When it comes to finding a job in Europe, not all citizens are born equal. If you are Spanish, you have a one in four chance of being unemployed, rising to one in two if you are young. If you are a young woman in Spain? The odds of finding yourself among the ranks of the unemployed are even higher, at 54.7 percent.
However, young Spanish women are finding their own solutions to the crisis, discovering an entrepreneurial streak that has resulted in a record 800,000 businesses being set up by women in the past five years.
Take Almudena Velasco. She lost her job on a Monday. Despite her 16 years in advertising, the economic crisis meant her chances of finding another job in the industry were slim. So on that Wednesday, Velasco, 41, ploughed her life savings into starting her own ad agency.
Or Izanami Martinez. After she came up with the idea for NonaBox, a monthly box of goodies tailored to pregnant women and new mums, Martinez, 29, found investors, quit her job and launched her business all in one week. What started as a venture in her living room has grown into a 22-person company that spans five countries.
“In a startup if you have a good idea you can see it happen in two or three days,” Martinez said. “In a big company, you have to go to a committee and then another meeting, it takes a very long time. It’s kind of frustrating.”
Twenty years ago Martinez watched her mother go from bank to bank, looking for a loan to finance her dream of building a private school. Now it is much easier for entrepreneurs, she said.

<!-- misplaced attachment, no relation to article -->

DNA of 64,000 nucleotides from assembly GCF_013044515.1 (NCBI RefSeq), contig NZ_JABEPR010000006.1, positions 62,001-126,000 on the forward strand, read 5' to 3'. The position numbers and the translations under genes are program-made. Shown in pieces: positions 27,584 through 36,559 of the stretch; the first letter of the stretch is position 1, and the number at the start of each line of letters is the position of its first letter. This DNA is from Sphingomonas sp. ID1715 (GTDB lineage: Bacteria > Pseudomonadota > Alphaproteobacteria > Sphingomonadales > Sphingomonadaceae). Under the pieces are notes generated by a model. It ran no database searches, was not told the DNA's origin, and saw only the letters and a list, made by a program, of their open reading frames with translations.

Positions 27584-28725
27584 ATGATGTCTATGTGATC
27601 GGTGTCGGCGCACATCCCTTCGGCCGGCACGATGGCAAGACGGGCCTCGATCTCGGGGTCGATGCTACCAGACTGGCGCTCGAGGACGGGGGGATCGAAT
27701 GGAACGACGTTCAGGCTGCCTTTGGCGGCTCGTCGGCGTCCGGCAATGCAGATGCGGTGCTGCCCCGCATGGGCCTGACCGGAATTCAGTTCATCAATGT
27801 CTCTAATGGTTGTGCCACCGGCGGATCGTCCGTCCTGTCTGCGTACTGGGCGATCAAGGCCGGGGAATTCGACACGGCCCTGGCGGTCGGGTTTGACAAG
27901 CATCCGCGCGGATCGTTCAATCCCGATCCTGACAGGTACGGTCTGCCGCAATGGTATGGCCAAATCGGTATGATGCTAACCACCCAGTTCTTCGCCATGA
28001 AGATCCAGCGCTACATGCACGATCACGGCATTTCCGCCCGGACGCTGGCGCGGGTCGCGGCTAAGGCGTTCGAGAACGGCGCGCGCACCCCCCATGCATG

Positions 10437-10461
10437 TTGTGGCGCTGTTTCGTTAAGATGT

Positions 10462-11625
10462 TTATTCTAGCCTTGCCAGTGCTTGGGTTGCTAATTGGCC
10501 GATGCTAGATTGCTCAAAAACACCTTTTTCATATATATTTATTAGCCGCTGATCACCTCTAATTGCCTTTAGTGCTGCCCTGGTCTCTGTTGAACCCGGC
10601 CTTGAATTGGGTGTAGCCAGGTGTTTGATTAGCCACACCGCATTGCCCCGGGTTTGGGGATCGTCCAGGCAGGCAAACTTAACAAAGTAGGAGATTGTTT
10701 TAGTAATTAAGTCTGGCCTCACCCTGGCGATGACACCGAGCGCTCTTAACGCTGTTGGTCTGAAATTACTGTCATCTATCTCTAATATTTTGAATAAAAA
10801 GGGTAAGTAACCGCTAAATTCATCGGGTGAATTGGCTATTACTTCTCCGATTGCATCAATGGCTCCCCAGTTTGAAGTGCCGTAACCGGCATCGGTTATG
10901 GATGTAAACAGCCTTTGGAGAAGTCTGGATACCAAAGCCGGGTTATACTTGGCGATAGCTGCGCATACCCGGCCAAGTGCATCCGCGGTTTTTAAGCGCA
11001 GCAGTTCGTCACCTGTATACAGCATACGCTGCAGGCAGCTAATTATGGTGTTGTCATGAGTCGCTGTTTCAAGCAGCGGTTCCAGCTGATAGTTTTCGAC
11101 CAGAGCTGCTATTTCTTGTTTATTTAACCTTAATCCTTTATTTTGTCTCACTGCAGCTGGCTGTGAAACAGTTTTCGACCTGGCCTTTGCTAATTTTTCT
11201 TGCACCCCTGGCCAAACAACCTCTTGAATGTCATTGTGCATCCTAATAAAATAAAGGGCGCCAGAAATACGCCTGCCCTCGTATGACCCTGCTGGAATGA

“Even since we started three years ago, I see so many changes. There are a lot more startups, more venture capitalists every month and there’s a system that’s really starting to work,” she said. “It’s not like Berlin, of course, but there’s starting to be some events.”
“The crisis allowed women to seriously consider becoming entrepreneurs, something many had never thought of before,” Open University of Catalonia’s business school head Joan Torrent Sellens said.
In the past decades, Spanish women have made headway in government and the public sector, but lag behind in entrepreneurship, creating less than 20 percent of businesses. When analyzing the same figures during the crisis, Torrent Sellens stumbled across a surprising result: The number of businesses created by women had nearly doubled during the crisis, to just under 40 percent.
The statistic, Torrent Sellens said, is a silver lining to Spain’s years of economic turmoil.
As the crisis hit the country’s business community, destroying millions of jobs and reversing years of economic growth, it forced a rethink of priorities. Social media networking, product innovation and marketing became key values — all strengths that many Spanish women had developed on the margins as they sought to move forward in the hierarchical, male-dominated world of Spanish business.
At the same time, he said, technological advances put multinational corporations on the same footing as small, socially networked businesses.
“The crisis allowed women to ask: ‘Why do I have to be a director at a multinational, earning a third of what my male counterparts are earning when I can create my own business and lead my own project?’ The crisis gave them an alternative, their own way of breaking through the glass ceiling,” Torrent Sellens said.